Dialysis Nursing

Dialysis is a treatment that removes excess fluid and waste from the blood when the kidneys are unable to. From the effects on the body to normal and abnormal lab values, nurses in this field work with patients who need dialyses for kidney failure due to illnesses like high blood pressure and diabetes. Often, these patients are in very serious condition, and nurses must have an expertise with the dialysis machine to perform care on these patients.

Some dialysis nurses primarily do dialysis and nothing else. Other nurses in this field however perform patient assessments, take orders from a nephrologist, report assessments to the physician, and fill out paperwork. Others give necessary medication for patients to keep them safe and comfortable during dialysis. Due to their limited duties, workers in dialysis nursing are often paid less than floor nurses; this could be the reason for such a shortage in dialysis nurses.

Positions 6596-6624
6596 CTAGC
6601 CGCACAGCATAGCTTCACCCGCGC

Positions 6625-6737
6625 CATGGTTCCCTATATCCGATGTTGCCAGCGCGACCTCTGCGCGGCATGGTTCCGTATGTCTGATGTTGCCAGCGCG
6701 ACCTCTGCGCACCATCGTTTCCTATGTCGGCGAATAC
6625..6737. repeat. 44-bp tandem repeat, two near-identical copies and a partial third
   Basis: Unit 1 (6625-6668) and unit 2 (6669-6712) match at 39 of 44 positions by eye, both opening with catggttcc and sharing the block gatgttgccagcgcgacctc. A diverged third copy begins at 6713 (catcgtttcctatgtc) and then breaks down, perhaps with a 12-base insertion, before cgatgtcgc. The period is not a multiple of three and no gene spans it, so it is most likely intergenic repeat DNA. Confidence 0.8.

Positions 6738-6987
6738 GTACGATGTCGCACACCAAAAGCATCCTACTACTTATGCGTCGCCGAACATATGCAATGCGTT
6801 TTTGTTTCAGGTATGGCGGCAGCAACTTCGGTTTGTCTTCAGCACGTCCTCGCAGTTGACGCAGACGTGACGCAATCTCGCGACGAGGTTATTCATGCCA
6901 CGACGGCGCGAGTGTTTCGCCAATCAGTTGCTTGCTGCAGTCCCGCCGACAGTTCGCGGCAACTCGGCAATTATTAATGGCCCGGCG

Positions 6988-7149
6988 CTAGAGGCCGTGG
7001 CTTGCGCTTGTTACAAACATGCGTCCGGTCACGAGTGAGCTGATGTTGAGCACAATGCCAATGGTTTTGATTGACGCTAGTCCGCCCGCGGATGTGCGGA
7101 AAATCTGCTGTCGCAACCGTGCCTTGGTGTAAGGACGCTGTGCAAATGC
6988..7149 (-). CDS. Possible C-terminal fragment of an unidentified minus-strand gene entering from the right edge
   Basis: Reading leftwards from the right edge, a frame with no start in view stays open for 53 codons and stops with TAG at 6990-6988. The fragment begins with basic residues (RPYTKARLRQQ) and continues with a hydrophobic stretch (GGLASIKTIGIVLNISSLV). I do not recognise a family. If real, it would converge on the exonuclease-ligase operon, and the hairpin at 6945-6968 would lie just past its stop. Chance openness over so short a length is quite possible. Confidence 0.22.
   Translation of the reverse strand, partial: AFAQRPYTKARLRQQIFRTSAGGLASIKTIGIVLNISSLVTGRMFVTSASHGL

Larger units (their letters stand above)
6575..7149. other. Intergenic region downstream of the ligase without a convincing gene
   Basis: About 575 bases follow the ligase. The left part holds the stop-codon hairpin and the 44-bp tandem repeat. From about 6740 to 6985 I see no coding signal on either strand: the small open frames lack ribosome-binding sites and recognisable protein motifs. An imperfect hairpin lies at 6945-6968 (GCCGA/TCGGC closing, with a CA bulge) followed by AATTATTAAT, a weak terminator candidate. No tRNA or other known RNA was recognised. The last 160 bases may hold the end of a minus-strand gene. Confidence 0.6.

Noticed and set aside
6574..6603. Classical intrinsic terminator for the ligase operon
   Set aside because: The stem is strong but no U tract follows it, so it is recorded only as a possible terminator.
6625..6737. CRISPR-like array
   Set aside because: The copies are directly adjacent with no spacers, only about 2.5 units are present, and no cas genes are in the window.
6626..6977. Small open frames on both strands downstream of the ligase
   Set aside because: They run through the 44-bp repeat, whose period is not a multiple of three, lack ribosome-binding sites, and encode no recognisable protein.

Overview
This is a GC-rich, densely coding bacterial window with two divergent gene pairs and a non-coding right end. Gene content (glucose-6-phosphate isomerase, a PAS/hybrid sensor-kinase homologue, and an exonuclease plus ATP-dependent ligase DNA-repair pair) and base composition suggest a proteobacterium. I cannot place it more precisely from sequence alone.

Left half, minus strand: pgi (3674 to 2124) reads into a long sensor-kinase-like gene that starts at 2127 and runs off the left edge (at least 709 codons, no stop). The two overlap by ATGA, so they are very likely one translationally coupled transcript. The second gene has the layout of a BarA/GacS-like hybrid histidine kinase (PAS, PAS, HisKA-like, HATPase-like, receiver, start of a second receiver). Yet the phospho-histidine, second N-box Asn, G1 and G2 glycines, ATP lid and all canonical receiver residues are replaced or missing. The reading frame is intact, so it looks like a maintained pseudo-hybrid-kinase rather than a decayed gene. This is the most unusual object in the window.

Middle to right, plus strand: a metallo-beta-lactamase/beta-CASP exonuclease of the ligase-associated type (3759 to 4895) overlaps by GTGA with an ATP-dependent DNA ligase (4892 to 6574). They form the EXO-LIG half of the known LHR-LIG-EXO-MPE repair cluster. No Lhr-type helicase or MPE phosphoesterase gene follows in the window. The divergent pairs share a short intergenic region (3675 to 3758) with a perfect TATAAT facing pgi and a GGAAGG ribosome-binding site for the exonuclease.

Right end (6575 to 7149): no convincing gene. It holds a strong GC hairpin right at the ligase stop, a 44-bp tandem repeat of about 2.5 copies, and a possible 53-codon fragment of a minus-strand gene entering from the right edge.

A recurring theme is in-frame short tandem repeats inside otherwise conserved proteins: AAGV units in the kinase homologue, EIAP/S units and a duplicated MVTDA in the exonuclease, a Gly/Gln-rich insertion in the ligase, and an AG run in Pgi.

In dialysis nursing, nurses focus on renal and hematologic systems, managing fluid and electrolytes, monitoring hemodynamics, and having vascular access. Patients rely on dialysis nurses to keep their moods upbeat while undergoing treatment. Today, many treatments can be done in a patient’s home several times a week, which can bring patients and nurses close together. Nurses in this field often work with patients who are long-term, and see patients consistently for months or even years.

Dialysis nurses can also work in hospitals, acute dialysis units, or for private companies who are contracted to perform dialysis on patients. Dialysis nurses must have at least two years experience in a surgical/medical position or Intensive Care Unit, as well as adaptability, flexibility, excellent communication skills, a sense of humor, knowledge about computers, and well-developed time management skills.

To become involved in dialysis nursing, you will need an advanced nursing degree. The University of Phoenix offers the following online nursing degree programs:
» Bachelor of Science in Nursing (Click for more info)
» Master of Science in Nursing (Click for more info)
» Or see online LPN to BSN, RN to BSN, or general nursing programs

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